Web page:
# A rational model of function learning

- Christopher Lucas,
*UC Berkeley*
- Thomas Griffiths,
*UC Berkeley*
- Michael Kalish,
*University of Lafayette*

## Abstract

People often face the problem of learning what value a variable
will take, given information about the values of other variables. Categorization
and causal prediction are special cases, each the subject of extensive research
dealing exclusively with discrete variables. With continuous variables, this
problem is known as function learning. Most function learning research has been
concerned with specifying representations and processes by which people
understand the functional relationship between pairs of continuous variables. In
contrast, we present a rational model that transparently identifies the inductive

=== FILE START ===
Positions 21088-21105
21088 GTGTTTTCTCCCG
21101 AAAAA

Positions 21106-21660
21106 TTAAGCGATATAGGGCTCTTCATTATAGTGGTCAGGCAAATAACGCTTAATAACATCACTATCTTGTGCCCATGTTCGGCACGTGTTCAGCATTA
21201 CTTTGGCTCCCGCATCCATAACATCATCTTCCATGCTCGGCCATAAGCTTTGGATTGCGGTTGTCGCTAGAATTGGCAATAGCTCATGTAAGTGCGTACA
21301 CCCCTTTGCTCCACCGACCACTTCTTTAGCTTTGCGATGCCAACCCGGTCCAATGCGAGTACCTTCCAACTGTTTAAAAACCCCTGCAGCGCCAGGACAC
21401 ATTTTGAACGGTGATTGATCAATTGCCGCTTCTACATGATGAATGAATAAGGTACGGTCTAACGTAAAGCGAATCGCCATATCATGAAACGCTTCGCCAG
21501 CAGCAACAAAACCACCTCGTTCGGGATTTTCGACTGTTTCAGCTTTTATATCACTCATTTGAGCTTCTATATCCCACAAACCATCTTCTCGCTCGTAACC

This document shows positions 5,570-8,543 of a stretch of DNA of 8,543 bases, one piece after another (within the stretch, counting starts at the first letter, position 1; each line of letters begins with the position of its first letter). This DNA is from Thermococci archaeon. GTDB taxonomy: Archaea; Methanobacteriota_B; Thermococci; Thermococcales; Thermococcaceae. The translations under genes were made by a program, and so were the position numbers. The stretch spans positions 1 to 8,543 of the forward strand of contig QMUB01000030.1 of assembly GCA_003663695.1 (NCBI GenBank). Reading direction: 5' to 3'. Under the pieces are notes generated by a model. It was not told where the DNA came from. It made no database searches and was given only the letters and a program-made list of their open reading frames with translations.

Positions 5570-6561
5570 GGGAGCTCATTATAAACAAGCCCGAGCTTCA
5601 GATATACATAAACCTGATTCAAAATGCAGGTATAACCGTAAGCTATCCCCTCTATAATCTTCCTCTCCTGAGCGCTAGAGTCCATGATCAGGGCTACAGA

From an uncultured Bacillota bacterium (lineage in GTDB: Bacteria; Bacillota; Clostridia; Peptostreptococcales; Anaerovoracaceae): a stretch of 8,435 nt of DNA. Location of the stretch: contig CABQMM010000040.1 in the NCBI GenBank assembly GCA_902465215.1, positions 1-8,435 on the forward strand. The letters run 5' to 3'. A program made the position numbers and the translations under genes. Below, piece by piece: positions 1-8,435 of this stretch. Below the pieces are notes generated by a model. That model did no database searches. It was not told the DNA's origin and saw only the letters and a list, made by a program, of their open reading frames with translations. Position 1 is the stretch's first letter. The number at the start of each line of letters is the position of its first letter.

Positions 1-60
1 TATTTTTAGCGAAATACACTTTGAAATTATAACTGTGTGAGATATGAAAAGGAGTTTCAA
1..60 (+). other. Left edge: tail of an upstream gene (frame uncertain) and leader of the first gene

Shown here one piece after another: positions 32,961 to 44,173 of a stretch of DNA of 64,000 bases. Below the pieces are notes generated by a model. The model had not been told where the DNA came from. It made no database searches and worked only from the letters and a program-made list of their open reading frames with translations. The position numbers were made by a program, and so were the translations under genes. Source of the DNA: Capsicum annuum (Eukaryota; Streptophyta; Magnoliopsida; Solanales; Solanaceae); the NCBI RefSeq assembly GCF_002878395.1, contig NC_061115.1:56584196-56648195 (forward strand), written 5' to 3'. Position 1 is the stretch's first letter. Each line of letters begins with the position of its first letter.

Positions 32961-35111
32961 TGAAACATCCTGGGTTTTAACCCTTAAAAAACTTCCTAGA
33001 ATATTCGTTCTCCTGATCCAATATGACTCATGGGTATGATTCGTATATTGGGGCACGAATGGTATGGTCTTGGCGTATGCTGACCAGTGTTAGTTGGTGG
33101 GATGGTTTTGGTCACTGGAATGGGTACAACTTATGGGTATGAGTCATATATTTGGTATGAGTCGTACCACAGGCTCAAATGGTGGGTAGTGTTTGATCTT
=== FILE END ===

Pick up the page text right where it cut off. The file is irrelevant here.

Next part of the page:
biases that a process model should seek to capture. The foundation of our
approach is an infinite mixture of Gaussian process experts. It extends our
previous Gaussian process model, which outperforms several well-known
alternatives and has been shown to be a generalization of both associative and
rule-based (i.e., regression-like) function-learning models. We find that it
explains several phenomena, including knowledge partitioning and iterated
learning data.

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